Prison Warder Foils Escape

THE attempted escape of American murder accused Marcus Kevin Thomas from Windhoek Correctional Facility on Monday morning was foiled not only by a barbed wire fence but first of all by an observant prison warder who spotted Thomas walking out of the prison.

With Thomas’ failed escape still under investigation, the head spokesperson of the Namibian Correctional Service, deputy commissioner Evy January, revealed yesterday that Thomas was walking towards the main gate of Windhoek Correctional Facility, after he had broken out of the cell in which he was kept on his own, when he was spotted by a prison warder on his way to work.

January related that the warder gave chase after Thomas, who climbed up a tree and jumped onto the razor wire fence from there.

Thomas got snagged on the fence when his right foot became entangled on the razor wire, leaving him hanging helplessly and upside down on the barrier for about two hours before the Windhoek emergency services freed him.

January said tools that included a saw, two saw blades and pliers, as well as binoculars and a map, were found with Thomas when he was taken back into custody.

Investigators are trying to determine how the items came into his possession, she said.

Thomas managed to break out of the single cell where he was kept by cutting the bars in front of the cell window and breaking the window, January said. He then used a blanket as a rope to climb over a wall and get out of the prison building, before he tried to walk to the main gate of the prison premises, she said.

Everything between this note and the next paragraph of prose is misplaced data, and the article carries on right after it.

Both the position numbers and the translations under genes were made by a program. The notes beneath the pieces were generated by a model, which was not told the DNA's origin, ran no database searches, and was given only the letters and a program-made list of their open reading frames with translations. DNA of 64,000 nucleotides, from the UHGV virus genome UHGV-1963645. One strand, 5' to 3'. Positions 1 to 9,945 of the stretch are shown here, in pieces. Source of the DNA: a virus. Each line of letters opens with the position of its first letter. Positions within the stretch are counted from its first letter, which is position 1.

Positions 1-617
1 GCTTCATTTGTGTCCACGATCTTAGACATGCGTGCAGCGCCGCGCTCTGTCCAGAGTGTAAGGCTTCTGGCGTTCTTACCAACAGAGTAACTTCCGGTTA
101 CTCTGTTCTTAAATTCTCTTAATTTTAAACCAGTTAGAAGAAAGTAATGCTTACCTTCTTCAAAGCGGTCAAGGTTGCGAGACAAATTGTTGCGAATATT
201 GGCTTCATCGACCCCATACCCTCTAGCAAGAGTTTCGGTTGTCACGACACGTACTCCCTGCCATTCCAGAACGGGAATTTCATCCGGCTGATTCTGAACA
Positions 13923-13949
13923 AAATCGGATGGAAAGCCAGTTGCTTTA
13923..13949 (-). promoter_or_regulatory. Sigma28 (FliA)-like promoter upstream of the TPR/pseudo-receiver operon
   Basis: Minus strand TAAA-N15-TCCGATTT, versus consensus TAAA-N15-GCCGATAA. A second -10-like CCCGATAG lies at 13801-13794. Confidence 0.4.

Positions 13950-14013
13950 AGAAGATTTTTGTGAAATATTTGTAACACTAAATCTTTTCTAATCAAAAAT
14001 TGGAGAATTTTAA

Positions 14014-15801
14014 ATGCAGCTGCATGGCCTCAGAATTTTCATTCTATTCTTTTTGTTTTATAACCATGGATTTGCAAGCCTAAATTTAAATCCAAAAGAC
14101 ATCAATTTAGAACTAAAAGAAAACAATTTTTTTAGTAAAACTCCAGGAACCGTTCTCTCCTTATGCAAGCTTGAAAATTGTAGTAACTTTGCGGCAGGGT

Thomas is due to face an additional charge of escape from lawful custody as a result of the incident on Monday morning.

Thomas (29) and a fellow American, Kevan Donnell Townsend (28), were supposed to go on trial in the Windhoek High Court on charges of murder, robbery with aggravating circumstances, importation of firearm barrels into Namibia without a permit, possession of a firearm and ammunition without a licence, and defeating or obstructing the course of justice, or attempting to do so, on Monday.

Due to the escape attempt their trial did not begin as planned.

Townsend alone appeared in court before Judge Christie Liebenberg yesterday. Deputy prosecutor general Antonia Verhoef told the judge that Thomas was under medical observation in the prison clinic at Windhoek Correctional Facility – previously known as Windhoek Central Prison – although an examination has indicated that he had no internal head injuries. He was being treated for cut wounds, Verhoef said.

The prosecution was urging the two charged men’s defence lawyers, Werner van Rensburg and Boris Isaacks, to cooperate in order to enable the trial to start this week still, Verhoef said. The two accused are supposed to return to court today.

All of the charges are connected to the killing of the 25-year-old Andre Peter Heckmair in Windhoek on 7 January 2011. Heckmair was killed when he was shot in the head in a cul-de-sac in Klein Windhoek, where the two men had allegedly lured him to.

Thomas and Townsend have been in custody since their arrest on the day that Heckmair was killed.

Source : The Namibian